Sign up for a time to have some donations brought to the Shelter House if you so choose. Please sign up before Oct 23rd. We will come get them from your door Oct 25th and 26th. The link also has a list of eligible items, as does yesterday’s blog post and our FB event. https://www.signupgenius.com/go/70A0444A4AD2FA2FF2-shelter
Tomorrow, we’re on to cleaning!
Home Cleanse Day 3: Donate
Now that you have tons of boxes in your garage of things to get rid of, get rid of them quickly before you or a family member dig back into them and second guess yourself. I’m going to cover our philanthropy event to donate items to The Shelter House, and then walk through some local sale, consignment and donation options.
The Shelter House IMP Event Pickup
I ask that you first consider which of those items might be suitable for donation to The Shelter House in Iowa City and sign up for a time slot to have them picked up from your front porch. You can sign up here: https://www.signupgenius.com/go/70A0444A4AD2FA2FF2-shelter
We also have an IMP Facebook event and Evite floating around where you can find the above link, and post about how your process is going!
The items that The Shelter House has requested most recently include:
Nothing novel here. Craigslist or Facebook marketplace if you want to sell items. Consider resale items that require shipping (like Ebay or various clothing shops) only if you are tech savvy enough to actually follow through with it. Be selective about how many items you try to sell, as it’s a lot of logistics to field inquiries, set up pickup times, mail things, etc. You don’t want to burn out and have random stuff sitting in your garage that still needs to be sold.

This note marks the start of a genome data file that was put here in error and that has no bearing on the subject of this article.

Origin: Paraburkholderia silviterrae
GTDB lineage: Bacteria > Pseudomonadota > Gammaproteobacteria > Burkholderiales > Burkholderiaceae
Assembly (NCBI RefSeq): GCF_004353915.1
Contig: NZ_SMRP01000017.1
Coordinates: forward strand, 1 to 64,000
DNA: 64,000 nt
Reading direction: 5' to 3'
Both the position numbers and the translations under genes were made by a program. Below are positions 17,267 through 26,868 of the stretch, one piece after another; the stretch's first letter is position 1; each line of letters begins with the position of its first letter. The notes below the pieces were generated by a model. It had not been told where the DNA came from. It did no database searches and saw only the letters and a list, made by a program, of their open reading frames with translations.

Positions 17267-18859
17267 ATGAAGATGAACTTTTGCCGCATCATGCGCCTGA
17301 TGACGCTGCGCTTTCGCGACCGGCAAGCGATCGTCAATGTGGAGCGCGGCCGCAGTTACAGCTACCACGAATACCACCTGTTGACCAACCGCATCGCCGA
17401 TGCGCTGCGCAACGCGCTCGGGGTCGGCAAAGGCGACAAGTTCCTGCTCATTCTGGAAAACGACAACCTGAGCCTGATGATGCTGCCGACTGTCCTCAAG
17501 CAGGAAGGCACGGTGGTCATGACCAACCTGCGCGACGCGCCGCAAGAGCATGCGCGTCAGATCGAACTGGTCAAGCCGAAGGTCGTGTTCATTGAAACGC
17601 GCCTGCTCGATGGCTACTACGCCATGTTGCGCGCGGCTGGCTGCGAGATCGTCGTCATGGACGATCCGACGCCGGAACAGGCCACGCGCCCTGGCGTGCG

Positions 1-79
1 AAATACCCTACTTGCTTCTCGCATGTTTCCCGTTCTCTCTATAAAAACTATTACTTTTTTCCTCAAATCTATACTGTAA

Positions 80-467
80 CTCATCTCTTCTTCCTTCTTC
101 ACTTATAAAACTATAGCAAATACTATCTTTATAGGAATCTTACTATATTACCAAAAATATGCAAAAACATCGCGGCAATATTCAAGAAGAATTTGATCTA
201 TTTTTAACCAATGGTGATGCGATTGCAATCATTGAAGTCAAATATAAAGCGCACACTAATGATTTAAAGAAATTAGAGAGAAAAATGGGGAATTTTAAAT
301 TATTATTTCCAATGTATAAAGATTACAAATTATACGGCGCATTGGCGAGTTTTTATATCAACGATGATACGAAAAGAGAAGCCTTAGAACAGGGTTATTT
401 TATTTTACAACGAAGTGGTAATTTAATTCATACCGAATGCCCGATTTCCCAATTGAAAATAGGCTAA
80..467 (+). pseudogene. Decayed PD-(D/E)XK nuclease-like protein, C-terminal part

I love Stuff Etc. They have locations in Iowa City and Coralville. You can walk in and open a consignment account whenever you’d like (though they do not accept consignment on Sundays). Note that both locations have a separate consignor area with its own entrance doors, so don’t go to their regular checkout. Currently (October 2020), they allow you to consign one tub of items a day, and up to five large items that don’t fit in the tub. The tub is theirs – you move your stuff into their tubs and head out. Because of the influx of business they’re getting, they will look through your items quickly with you as you or they fill up your tub.
Every time I have gone lately, both locations have had a wait for an empty tub to be available. In the Iowa City location, the wait tends to be around 15-20 mins, and they let you wander the store and call you over the speaker when it’s your turn. The Coralville location is much busier; the wait tends to be more like 30-60 mins, and you can’t leave your spot in line, so prepare accordingly.